Top Organizational Skills Employers Value with Examples

Organized desk with laptop and supplies
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When employers are hiring, one of the top skills they look for in candidates is organization. Organizational skills are some of the most important and transferable job skills an employee can acquire. They encompass a set of capabilities that help a person plan, prioritize, and achieve his or her goals, which, in turn, can save a company time and money.

These skills are essential for multitasking and keeping a business running smoothly and successfully. Employers aim to recruit applicants who can work to achieve results consistently, even when unforeseen delays or problems arise.

What are Organizational Skills?

Organization skills are those related to creating structure and order, boosting productivity, and prioritizing tasks that must be completed immediately, versus those that can be postponed, delegated to another person, or eliminated altogether.

Maintaining strong organizational skills can reduce the chance of developing poor work habits such as procrastination, clutter, miscommunication, and inefficiency.

Managers look for employees who can not only keep their work and their desk organized, but for those who can also adjust quickly to the organization structure of a company.

Develop these skills and emphasize them in job applications, resumes, cover letters, and interviews. Showing that you have the skills a company is seeking will help you get hired and promoted.

Internal and External Organization Skills

Internal Organization Skills: Organizational skills encompass more than simply keeping a clutter-free desk. While maintaining a clear space to work is important, neatness is only one of several key organizational skills. Employees with excellent organizational skills are also able to keep themselves calm and prepared with systematic planning and scheduling.

External Organization Skills: Work projects are typically centered around a rigid timeline, and organizing a job into smaller projects and goals can be an effective way to complete them. Employers look for workers who can schedule and delegate these smaller tasks to themselves and other employees in order to stay on track with deadlines while sustaining a healthy work-life balance.

Examples of Organizational Skills

© The Balance, 2018

Physical Organization

Physical organization includes not just a tidy desk, but also the layout of rooms, floors, and whole buildings, and it goes well beyond maintaining a neat appearance. A poorly organized space leads to physical discomfort, wasted time, lost objects, and even lost people. The space people work in has a lot to do with how well they work. Someone must design these spaces, and then everyone else must maintain order.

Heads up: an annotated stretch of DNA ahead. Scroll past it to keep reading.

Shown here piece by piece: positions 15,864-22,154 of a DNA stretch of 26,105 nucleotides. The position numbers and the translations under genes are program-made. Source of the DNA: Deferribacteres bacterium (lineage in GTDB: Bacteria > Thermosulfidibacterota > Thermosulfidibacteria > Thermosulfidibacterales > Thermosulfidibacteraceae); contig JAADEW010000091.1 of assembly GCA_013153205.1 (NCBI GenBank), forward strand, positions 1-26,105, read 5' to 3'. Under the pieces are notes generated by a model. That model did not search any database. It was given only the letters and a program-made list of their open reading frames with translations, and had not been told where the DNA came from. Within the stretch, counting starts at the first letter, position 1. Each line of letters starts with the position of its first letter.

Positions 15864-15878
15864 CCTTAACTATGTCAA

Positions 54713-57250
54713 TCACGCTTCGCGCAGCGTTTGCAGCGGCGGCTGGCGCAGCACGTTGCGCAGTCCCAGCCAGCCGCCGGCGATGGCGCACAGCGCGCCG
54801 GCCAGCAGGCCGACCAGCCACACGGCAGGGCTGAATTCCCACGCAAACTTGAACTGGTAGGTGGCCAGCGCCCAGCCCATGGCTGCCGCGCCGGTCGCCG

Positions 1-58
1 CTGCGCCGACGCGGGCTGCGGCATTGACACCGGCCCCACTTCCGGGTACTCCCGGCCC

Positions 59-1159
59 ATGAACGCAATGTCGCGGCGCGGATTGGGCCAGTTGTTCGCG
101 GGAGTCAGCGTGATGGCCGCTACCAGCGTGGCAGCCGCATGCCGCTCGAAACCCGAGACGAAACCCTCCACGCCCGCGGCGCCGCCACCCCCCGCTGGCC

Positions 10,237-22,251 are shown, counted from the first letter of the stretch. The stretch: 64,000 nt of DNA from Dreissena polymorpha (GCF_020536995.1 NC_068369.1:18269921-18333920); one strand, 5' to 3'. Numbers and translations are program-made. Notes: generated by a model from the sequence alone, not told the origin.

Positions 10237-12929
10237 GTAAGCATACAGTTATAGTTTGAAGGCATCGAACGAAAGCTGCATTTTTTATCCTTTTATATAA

• Administrative
  • Assessment
  • Attention to Detail
  • Concision
  • Coordination
  • Creative Thinking
  • Documentation
  • Effectiveness
  • Handling Details
  • Identifying Problems
  • Identifying Resources
  • Managing Appointments
  • Microsoft Office Proficiency
  • Policy Enforcement
  • Prioritization
  • Productivity
  • Situational Assessment
  • Task Analysis
  • Task Assessment
  • Task Resolution
  • Workflow Analysis
  • Workflow Management

Planning

Without a plan, a goal is only a wish. For any project, planning means anticipating which resources will be necessary and how long the project will take, then assembling those resources and blocking out the necessary time. If necessary, a worker may even have to alter the plan based on resource availability and time constraints.

A plan might be as simple as deciding which end of the hall to clean first, or it could chart corporate strategy for the next ten years. Small-scale planning may be easier and faster, but it is not less important. Skills related to planning can be described using the following keywords:

Teamwork

On a well-organized team, each member has a different role, and tasks are assigned accordingly. Creating the organizational structure of a new team is a skilled accomplishment, but so is giving and accepting appropriate delegation, following directions, and communicating clearly with the right people. Well-organized people understand and maintain the structures of the teams of which they are a part. The following are terms used to describe skills related to teamwork:

More Organizational Skills

Here are additional organizational skills you can use on resumes, cover letters, job applications, and interviews. Required skills will vary based on the job for which you're applying, so also review our skills listed by job and type of skill.

  • Active Listening
  • Conscientiousness
  • Decision Making
  • Filing
  • Maintaining Focus
  • Microsoft Excel Proficient
  • Proactivity
  • Resourcefulness
  • Self-Motivation
  • Strategic Planning
  • Take Initiative

How to Make Your Skills Stand Out

ADD RELEVANT SKILLS TO YOUR RESUME: Include the organizational skills most closely related to the job in your resume, especially in the description of your work history.

HIGHLIGHT SKILLS IN YOUR COVER LETTER:  Incorporate your organizational skills into your cover letter. Include one or two skills, and give specific examples of instances when you demonstrated these traits at work.

USE SKILL WORDS DURING JOB INTERVIEWS:  You can also use these words in your job interviews. Be prepared to give examples of how you've used each of these skills when you're responding to organizational interview questions.

Article Sources

  1. Youth.gov. "Qualifications and Attributes Critical to Employers," Accessed Oct. 31, 2019.